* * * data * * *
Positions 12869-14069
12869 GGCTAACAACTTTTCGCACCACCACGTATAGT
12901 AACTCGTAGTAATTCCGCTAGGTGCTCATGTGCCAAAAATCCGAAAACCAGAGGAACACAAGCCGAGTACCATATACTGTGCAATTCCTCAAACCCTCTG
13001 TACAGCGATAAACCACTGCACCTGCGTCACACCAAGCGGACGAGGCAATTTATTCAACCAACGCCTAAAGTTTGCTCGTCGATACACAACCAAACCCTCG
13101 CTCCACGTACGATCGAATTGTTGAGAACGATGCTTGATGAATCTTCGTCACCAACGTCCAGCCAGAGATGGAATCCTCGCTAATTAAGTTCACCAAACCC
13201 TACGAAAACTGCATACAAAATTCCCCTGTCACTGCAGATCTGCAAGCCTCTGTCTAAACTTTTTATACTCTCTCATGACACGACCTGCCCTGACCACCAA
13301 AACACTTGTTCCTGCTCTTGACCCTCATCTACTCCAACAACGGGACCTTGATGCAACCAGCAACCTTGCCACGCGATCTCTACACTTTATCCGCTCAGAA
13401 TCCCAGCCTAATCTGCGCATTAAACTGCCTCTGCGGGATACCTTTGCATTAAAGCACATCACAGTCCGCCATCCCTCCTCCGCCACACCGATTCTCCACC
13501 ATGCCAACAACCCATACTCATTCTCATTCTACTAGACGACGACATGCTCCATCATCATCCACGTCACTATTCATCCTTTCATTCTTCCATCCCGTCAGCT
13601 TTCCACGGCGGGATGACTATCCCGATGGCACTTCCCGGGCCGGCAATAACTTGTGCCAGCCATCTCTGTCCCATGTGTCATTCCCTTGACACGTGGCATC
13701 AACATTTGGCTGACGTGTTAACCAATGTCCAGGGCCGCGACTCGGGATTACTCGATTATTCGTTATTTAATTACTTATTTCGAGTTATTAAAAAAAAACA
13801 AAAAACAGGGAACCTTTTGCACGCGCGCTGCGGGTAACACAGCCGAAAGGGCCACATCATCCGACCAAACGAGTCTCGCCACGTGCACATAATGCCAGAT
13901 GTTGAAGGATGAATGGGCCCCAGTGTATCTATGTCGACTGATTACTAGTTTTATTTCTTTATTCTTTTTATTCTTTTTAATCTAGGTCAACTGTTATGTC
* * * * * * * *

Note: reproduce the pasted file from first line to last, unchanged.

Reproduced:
Positions 12869-14069
12869 GGCTAACAACTTTTCGCACCACCACGTATAGT
12901 AACTCGTAGTAATTCCGCTAGGTGCTCATGTGCCAAAAATCCGAAAACCAGAGGAACACAAGCCGAGTACCATATACTGTGCAATTCCTCAAACCCTCTG
13001 TACAGCGATAAACCACTGCACCTGCGTCACACCAAGCGGACGAGGCAATTTATTCAACCAACGCCTAAAGTTTGCTCGTCGATACACAACCAAACCCTCG
13101 CTCCACGTACGATCGAATTGTTGAGAACGATGCTTGATGAATCTTCGTCACCAACGTCCAGCCAGAGATGGAATCCTCGCTAATTAAGTTCACCAAACCC
13201 TACGAAAACTGCATACAAAATTCCCCTGTCACTGCAGATCTGCAAGCCTCTGTCTAAACTTTTTATACTCTCTCATGACACGACCTGCCCTGACCACCAA
13301 AACACTTGTTCCTGCTCTTGACCCTCATCTACTCCAACAACGGGACCTTGATGCAACCAGCAACCTTGCCACGCGATCTCTACACTTTATCCGCTCAGAA
13401 TCCCAGCCTAATCTGCGCATTAAACTGCCTCTGCGGGATACCTTTGCATTAAAGCACATCACAGTCCGCCATCCCTCCTCCGCCACACCGATTCTCCACC
13501 ATGCCAACAACCCATACTCATTCTCATTCTACTAGACGACGACATGCTCCATCATCATCCACGTCACTATTCATCCTTTCATTCTTCCATCCCGTCAGCT
13601 TTCCACGGCGGGATGACTATCCCGATGGCACTTCCCGGGCCGGCAATAACTTGTGCCAGCCATCTCTGTCCCATGTGTCATTCCCTTGACACGTGGCATC
13701 AACATTTGGCTGACGTGTTAACCAATGTCCAGGGCCGCGACTCGGGATTACTCGATTATTCGTTATTTAATTACTTATTTCGAGTTATTAAAAAAAAACA
13801 AAAAACAGGGAACCTTTTGCACGCGCGCTGCGGGTAACACAGCCGAAAGGGCCACATCATCCGACCAAACGAGTCTCGCCACGTGCACATAATGCCAGAT
13901 GTTGAAGGATGAATGGGCCCCAGTGTATCTATGTCGACTGATTACTAGTTTTATTTCTTTATTCTTTTTATTCTTTTTAATCTAGGTCAACTGTTATGTC